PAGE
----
Mukherjee’s family says he was never a big fan of the movies, preferring to read instead, but some of that changed in his years on the President’s Estate. “He started watching films, particularly old Bengali films, with his late wife (Suvra), at the smaller auditorium in Rashtrapati Bhavan,” a family member says. Many of his hours at the office were spent figuring out the details of the museum. Officially opened in 2014, the museum has two wings — one set in a restored abandoned structure that once housed stables for horses, and the other in a garage for the President’s vehicles. While some of the artefacts there are expected — such as gifts by dignitaries from other countries, ranging from a ship fashioned out of cloves presented to the Indian President by his Indonesian counterpart to letters written by Lord Mountbatten to the Governor General’s Bodyguard (the predecessor of the President’s Bodyguard) — many were “re-discovered”.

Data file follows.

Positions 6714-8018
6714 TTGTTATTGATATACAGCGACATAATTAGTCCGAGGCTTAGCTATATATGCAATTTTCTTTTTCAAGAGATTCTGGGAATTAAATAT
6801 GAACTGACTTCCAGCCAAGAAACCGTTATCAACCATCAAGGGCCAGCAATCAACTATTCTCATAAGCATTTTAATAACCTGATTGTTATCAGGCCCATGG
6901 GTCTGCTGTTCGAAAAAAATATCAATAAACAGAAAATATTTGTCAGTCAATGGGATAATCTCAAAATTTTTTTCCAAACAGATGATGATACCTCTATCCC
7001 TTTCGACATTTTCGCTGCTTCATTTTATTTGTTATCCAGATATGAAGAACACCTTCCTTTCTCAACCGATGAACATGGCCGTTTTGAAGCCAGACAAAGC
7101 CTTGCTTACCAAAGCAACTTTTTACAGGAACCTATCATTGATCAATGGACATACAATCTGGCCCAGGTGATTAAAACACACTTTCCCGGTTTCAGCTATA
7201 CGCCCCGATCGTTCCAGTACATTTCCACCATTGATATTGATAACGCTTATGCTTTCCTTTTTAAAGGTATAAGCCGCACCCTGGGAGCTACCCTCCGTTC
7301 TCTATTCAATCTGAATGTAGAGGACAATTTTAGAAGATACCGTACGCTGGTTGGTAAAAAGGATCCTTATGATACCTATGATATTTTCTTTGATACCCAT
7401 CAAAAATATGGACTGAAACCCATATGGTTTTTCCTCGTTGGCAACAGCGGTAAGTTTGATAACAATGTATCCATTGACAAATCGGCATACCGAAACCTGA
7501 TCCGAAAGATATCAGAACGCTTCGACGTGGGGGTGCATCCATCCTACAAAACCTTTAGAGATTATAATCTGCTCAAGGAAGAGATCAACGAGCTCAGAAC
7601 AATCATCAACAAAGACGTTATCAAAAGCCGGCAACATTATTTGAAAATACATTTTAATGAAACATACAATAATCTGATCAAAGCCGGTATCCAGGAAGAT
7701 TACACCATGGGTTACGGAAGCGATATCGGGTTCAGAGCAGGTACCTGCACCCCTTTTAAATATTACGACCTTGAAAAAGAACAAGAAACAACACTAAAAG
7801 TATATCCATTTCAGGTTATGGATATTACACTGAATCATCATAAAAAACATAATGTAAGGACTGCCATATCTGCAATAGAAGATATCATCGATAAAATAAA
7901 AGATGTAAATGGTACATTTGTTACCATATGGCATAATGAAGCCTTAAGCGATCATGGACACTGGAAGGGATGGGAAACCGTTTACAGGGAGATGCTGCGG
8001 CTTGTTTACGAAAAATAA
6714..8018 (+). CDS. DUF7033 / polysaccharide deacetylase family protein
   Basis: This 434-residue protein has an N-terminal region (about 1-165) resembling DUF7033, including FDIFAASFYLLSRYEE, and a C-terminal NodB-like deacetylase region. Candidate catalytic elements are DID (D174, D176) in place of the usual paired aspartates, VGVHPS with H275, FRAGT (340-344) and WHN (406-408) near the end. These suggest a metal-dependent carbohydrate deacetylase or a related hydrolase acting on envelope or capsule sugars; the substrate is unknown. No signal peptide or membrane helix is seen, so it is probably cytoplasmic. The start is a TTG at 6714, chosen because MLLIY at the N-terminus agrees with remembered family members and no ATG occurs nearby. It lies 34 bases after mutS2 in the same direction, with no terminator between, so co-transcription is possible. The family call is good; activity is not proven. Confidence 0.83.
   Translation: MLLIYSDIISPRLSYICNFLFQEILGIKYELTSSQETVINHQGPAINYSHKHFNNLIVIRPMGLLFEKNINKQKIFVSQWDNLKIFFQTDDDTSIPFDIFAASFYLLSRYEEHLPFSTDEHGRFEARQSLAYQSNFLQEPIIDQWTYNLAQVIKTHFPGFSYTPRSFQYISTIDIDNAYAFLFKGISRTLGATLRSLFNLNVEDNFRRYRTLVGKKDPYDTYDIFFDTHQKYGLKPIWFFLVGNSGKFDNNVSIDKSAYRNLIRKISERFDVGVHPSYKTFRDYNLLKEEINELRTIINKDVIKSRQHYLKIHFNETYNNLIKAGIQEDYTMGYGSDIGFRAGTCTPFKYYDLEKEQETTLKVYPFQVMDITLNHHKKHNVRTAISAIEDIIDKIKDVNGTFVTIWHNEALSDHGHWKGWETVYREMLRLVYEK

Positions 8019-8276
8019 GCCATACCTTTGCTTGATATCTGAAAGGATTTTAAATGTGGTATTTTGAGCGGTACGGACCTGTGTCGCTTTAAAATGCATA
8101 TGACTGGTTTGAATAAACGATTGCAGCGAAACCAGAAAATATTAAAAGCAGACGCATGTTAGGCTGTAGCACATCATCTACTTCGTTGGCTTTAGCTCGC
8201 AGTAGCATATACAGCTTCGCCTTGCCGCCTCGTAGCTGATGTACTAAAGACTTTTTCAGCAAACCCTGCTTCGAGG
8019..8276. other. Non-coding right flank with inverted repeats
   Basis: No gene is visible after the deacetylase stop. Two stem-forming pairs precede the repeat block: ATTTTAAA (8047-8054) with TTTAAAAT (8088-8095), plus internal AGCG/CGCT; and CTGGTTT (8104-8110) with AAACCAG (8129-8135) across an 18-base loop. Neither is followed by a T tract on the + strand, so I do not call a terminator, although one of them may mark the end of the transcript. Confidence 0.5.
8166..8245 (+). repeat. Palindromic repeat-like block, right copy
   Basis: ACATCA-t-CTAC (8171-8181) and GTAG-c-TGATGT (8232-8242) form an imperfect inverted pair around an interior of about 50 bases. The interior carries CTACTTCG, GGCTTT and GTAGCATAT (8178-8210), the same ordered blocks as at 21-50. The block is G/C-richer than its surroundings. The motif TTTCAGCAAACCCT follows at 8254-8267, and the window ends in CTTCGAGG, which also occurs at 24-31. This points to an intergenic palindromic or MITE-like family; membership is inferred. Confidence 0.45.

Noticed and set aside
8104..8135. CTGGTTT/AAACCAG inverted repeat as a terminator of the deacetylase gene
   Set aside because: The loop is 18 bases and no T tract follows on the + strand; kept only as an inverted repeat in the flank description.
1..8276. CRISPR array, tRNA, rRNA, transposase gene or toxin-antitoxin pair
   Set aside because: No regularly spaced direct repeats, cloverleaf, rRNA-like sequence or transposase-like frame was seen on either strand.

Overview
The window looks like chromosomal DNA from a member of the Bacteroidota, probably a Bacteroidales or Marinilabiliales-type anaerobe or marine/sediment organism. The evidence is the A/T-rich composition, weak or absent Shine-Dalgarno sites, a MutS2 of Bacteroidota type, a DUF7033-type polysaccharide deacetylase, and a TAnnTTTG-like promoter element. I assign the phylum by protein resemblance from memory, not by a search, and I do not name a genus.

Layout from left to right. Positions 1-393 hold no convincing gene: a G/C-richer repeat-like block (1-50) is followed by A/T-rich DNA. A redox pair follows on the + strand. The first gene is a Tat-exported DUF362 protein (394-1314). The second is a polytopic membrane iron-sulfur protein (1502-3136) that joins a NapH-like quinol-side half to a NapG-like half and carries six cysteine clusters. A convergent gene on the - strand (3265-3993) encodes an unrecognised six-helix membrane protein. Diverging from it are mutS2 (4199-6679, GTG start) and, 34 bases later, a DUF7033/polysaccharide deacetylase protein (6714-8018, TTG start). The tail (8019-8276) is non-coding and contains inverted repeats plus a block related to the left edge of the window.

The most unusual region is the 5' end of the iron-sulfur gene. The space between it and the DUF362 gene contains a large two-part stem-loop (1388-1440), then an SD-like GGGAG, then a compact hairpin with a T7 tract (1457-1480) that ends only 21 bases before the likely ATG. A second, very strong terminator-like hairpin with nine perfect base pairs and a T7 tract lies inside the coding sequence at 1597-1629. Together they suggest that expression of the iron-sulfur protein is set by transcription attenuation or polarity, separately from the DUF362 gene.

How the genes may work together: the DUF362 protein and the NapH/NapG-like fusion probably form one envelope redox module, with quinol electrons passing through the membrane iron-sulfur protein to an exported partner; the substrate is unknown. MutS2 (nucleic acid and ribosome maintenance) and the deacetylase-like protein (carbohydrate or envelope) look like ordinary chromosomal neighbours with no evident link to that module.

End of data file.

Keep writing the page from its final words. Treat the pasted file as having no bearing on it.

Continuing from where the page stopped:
Of the 340 rooms in Rashtrapati Bhavan, many had fallen into disrepair, with utensils stacked within. “The President asked us to open up the different rooms serving as storage spaces, and in many cases we saved things from literally rotting away,” says a member of the President’s secretariat. Eventually from these rooms, priceless artefacts emerged. The utensils that were discovered are being transferred to an under-construction exhibit being built as a replica of the Presidential kitchens.
Mukherjee also revived the Presidential buggy, a tradition discontinued 20 years ago, and started the Pranab Mukherjee Memorial Library. At the inauguration of the library, he spoke about “people’s desire and curiosity to know more about the highest constitutional office in the land”. The library has since become an integral part of life on the Presidential Estate, with its residents being issued library cards that grant them access to periodicals, books and newspapers.